Gwen O’Dowd was born in Dublin in 1957 and now divides her time between her studios in Wexford and Dublin. O’Dowd is one of Ireland’s foremost contemporary artists; she has received many awards and prizes and is a member of Aosdána.
Writing of O’Dowd’s paintings in her Grand Canyon series, critic Medb Ruane notes:
“O’Dowd creates her visual encounters by working through surface details from a series of structural planes which both organise the composition and toughen up the two-dimensional limits of the canvas. She sections these planes like an architectural anatomist, sometimes making transverse slices, sometimes cutting downwards from sky to bedrock. …Close up, her use of mediums with oil, textures the surfaces so that they have both a craggy feel and a pointed sense of a landscape where nothing is ever still.”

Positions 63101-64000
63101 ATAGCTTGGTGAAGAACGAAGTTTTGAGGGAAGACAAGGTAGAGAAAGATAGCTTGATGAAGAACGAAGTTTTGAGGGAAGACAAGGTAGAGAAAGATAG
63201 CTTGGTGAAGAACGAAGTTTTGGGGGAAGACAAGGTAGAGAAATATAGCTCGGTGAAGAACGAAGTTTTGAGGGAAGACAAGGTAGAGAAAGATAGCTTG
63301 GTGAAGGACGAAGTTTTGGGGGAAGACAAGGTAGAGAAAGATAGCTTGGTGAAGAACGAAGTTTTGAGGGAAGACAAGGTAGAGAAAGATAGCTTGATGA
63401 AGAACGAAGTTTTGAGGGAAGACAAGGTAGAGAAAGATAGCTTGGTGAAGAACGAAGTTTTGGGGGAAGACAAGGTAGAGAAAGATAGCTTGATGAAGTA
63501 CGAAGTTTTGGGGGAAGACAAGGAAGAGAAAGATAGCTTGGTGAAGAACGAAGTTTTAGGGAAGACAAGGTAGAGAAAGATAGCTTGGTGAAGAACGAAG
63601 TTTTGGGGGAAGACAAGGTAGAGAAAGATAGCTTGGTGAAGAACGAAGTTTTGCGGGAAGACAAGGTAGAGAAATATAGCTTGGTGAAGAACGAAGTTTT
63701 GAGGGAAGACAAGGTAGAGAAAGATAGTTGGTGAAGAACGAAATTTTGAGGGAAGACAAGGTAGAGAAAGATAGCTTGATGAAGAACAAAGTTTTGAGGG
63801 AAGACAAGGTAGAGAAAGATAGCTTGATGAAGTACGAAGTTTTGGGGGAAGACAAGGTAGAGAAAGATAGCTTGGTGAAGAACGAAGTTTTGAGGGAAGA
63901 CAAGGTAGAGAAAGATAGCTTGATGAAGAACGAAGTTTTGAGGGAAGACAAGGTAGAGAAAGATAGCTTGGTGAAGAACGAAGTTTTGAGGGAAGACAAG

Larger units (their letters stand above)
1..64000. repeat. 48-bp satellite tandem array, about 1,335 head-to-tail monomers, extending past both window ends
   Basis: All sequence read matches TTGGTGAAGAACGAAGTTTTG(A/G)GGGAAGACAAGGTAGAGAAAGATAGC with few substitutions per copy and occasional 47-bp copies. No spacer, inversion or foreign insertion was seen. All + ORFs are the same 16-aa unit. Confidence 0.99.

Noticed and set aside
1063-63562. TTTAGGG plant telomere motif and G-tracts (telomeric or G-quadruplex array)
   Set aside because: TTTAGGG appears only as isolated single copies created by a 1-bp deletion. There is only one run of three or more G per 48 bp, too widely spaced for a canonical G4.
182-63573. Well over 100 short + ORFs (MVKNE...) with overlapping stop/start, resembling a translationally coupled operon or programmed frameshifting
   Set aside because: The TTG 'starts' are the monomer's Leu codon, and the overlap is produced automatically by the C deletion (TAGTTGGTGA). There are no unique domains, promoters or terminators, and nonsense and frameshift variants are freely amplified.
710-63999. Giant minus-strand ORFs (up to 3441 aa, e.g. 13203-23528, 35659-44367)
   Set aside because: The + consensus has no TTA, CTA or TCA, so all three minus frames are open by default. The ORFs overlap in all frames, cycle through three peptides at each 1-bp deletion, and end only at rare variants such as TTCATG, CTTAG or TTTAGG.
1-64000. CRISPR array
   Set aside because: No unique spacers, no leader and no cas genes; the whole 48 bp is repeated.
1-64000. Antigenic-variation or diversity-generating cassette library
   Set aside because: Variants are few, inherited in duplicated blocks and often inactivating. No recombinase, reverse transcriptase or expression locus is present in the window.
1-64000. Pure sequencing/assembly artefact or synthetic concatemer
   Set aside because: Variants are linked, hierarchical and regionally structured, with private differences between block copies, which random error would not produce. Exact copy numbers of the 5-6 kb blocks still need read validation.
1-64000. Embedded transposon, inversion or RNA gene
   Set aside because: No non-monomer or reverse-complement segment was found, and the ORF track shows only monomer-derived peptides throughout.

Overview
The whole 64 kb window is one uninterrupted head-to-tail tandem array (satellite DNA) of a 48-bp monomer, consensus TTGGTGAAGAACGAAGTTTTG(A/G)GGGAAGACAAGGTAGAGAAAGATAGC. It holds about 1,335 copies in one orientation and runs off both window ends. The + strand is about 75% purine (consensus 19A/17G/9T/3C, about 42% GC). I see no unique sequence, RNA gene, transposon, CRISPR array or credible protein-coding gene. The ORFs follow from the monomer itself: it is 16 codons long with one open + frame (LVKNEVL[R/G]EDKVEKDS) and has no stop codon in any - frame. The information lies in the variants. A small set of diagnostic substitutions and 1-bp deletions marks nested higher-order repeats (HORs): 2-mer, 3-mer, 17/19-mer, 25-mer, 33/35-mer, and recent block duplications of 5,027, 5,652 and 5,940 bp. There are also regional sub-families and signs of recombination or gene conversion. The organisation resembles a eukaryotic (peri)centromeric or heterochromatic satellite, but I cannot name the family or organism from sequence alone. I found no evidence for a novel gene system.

“Her formal concerns have always been rooted deeply in the tradition of landscape painting, yet the specific locales from which she has drawn inspiration, the modes of addressing them, and the metaphoric import of the resulting series of paintings have varied considerably over the years. Among the aspects of the landscape O’Dowd has registered over the past decade are the ecological devastation of the Gulf War, the epic grandeur of the Grand Canyon and, most recently, the mythically sexualised landscape of rural Ireland.”
(Catalogue Entry: In the Time of Shaking, Art for Amnesty, Irish Museum of Modern Art)